Why it matters

It can be tempting to conceive of negotiations as a shoot-out, but it is only in the movies that the bad guys are poor shots. The unquestioning repetition of the ‘win-win’ mantra is just as dangerous as the predictable ‘10 percent off’ target.

Strategy needs to be context specific and there’s no room for Lone Rangers in a negotiation team.

What to do

One option is to ask the gunslinger to prepare a draft negotiation plan, specifically relating the plan to the relative bargaining power of the parties. That may expose any lack of understanding of the context, and any recurring and predictable use of ‘cookie-cutter’ tactics. In this way you can help build their capability in negotiation preparation.

Another option is to respect their alternative perspective and invite them to act as ‘Devil’s Advocate’, arguing against your proposed strategy. This flatters their ego, legitimises their self-appointed role and may act as a control on ‘group think’.

The Very Important Top Officer


The Very Important Top Officer (VITO)


How to recognise them

They would be a great asset to your project, if you could only engage with them. They may even be a champion, if you could raise their interest level. But they are very senior and have an army of gatekeepers and staff whose role in life is to keep VITO safe from people like you.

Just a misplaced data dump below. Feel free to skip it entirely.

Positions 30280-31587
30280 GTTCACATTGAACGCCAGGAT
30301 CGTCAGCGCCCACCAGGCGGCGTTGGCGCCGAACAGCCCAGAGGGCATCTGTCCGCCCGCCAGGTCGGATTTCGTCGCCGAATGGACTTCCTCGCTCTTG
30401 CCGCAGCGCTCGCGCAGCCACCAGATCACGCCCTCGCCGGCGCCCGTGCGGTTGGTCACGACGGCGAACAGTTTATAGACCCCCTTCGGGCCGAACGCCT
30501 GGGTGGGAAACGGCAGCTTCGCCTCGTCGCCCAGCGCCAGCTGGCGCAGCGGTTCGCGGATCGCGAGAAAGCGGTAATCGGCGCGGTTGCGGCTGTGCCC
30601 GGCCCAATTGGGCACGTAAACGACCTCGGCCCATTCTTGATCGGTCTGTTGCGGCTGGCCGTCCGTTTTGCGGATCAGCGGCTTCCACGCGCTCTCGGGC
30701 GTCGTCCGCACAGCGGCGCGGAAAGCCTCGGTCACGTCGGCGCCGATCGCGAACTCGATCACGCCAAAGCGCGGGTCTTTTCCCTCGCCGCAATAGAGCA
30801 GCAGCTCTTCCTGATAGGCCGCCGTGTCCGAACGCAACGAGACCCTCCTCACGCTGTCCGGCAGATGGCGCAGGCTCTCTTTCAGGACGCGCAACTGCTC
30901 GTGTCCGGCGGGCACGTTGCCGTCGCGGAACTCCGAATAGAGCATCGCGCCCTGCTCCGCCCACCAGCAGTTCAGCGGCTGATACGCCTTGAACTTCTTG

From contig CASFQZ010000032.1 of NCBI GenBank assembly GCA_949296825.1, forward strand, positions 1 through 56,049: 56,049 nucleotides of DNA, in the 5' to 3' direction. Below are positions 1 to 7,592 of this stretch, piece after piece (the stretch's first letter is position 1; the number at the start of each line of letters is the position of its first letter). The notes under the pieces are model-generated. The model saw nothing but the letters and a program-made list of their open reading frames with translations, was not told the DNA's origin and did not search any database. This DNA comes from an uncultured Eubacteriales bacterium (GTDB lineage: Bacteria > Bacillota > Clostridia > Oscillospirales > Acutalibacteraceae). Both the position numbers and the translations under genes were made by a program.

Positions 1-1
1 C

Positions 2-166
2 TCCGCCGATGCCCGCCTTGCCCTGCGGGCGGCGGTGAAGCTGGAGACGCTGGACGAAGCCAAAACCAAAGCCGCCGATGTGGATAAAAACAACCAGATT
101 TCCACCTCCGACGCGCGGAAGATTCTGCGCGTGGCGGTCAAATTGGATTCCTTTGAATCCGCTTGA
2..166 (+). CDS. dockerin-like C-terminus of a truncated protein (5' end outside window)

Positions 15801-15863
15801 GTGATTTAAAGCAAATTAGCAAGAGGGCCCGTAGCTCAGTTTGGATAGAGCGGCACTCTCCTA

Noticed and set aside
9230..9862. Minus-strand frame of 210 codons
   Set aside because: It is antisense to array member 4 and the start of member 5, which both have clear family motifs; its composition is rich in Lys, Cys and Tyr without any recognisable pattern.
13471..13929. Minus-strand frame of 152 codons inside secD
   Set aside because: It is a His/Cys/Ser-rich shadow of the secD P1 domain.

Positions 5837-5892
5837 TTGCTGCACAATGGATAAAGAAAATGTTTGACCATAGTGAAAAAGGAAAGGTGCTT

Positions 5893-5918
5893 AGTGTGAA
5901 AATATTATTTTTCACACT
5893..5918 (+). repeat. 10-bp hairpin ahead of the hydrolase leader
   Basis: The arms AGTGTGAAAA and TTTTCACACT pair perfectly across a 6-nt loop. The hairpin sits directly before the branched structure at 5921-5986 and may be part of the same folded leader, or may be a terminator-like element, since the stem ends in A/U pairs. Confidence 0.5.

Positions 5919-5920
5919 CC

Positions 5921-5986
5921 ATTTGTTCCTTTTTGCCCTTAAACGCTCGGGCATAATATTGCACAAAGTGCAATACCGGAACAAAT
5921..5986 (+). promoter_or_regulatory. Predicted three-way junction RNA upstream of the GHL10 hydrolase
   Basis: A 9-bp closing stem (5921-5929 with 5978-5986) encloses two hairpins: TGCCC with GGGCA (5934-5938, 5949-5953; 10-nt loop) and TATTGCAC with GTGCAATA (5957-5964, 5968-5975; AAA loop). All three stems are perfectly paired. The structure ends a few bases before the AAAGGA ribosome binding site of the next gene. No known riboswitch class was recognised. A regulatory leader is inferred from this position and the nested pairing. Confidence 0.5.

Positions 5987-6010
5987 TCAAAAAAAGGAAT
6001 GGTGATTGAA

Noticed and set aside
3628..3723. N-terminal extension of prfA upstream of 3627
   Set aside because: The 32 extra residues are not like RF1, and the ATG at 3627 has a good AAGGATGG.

Why it matters

When you created your stakeholder map, theirs was one of the first names mentioned. They have power and influence over open doors that could make a difference to your project. Unfortunately, the door is closed to you or if it is open, they are never behind it. You may have prepared your elevator pitch and polished your WIIFM statements, but these approaches will only work when (and if) you can get in front of them.

What to do

In hierarchical organisations, the classic approach is to ask your boss to ask their boss, to try and broker a meeting with VITO. This may work, as long as the quality of the messaging is not diluted on each retelling. 

Another option is to ask your boss to arrange a meeting directly with VITO. This will certainly reveal to you the level of trust that your boss has in you!

It was Elon Musk who recommended “communicating directly”. You could ring VITO’s gatekeeper and plead your case. You could even try to engineer a ‘chance’ meeting with VITO in the corridor or in the car park. 

Bear in mind that you may not be the first to ambush VITO, and you may unwittingly convert VITO from ‘low interest’ to ‘opponent’.

Single Issue Champion


Single Issue Champion


How to recognise them

“I’m sorry, but…”